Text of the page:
Hello Games has posted a Tweet explaining the situation with the contradictory emails and the original tweet there. Apparently, they were all fake, aside from Sean Murray's personal account tweets (@NoMansSky), meaning that there is no disgruntled employee, nor did anyone at Hello Games apparently have any communication with the media over it.
The story was originally titled 'Hello Games Hacked; Sean Murray Explains No Man's Sky "Mistake"', to help clear up any confusion we have changed the title to make it clear that all the emails sent about this were fake.
Original Story below
For fans of No Man's Sky, the past few months have been anything but hopeful. Hello Games have been pretty much silent regarding updates to their project. In addition, the game has come under attack both from disgruntled fans and from official entities regarding what has been perceived as deceptive marketing practices. While there is some enjoyment to be had from the game (as seen in our review), it's clear the there were still questions to be answered regarding the project.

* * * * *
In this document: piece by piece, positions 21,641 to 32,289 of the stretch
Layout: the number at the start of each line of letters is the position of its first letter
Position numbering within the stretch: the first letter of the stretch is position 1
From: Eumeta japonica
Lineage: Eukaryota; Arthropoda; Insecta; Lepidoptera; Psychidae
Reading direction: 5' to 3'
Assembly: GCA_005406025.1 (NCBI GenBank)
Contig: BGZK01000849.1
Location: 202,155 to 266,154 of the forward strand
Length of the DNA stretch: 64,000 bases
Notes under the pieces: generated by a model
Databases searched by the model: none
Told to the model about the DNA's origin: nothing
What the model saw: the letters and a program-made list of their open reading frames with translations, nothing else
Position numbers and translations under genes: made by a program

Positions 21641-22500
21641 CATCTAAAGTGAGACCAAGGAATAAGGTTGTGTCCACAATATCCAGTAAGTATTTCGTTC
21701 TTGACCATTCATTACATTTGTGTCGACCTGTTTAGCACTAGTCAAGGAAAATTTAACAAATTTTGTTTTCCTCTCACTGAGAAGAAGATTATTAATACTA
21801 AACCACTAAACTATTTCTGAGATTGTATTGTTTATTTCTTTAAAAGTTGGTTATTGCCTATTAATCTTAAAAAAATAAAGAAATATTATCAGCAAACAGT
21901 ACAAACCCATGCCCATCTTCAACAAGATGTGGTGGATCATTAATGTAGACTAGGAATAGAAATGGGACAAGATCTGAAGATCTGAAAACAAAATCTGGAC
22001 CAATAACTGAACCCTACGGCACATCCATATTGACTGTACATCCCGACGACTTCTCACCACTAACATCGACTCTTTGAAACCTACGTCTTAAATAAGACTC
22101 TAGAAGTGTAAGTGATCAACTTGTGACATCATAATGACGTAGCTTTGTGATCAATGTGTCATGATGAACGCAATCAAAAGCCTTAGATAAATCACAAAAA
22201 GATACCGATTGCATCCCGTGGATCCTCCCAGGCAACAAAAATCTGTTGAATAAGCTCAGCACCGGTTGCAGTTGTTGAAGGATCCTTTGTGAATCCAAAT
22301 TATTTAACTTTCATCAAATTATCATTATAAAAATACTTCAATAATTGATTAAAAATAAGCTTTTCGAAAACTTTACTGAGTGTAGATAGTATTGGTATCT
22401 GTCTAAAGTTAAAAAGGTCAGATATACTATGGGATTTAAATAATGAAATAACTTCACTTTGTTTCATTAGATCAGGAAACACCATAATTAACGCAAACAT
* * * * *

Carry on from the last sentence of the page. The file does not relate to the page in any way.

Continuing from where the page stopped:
Therefore, Hello Games made quite a stir this morning by breaking their months-long silence by sending out a simple message on their Twitter and Linkedin account.
Within an hour of Twitter discovering the message, Hello Games' Twitter account was made private, and the tweet was reported by multiple followers to be erased from the feed. As of this writing, the original LinkedIn post that spawned the tweet is still online. The tweet is also still viewable via a widget on Hello Games' website.
TechRaptor reached out for a comment regarding the situation, and Hello Games responded to us with the following message.
The tweet came from a disgruntled employee. We are handling it internally.There was more detail in an unverified response to Polygon which stated the following.
“The tweet is from me, but somebody from the team took it down. We have not been coping well.”Tweeting from the No Man's Sky Twitter account some time after this, Sean Murray stated that their server was hacked, throwing into question the above email statements.
Another tweet released, explains that the issue may have been related to a lack of security on Murray's Linked In account.
TechRaptor will attempt to confirm which statements are legitimate and continue to update as the story develops.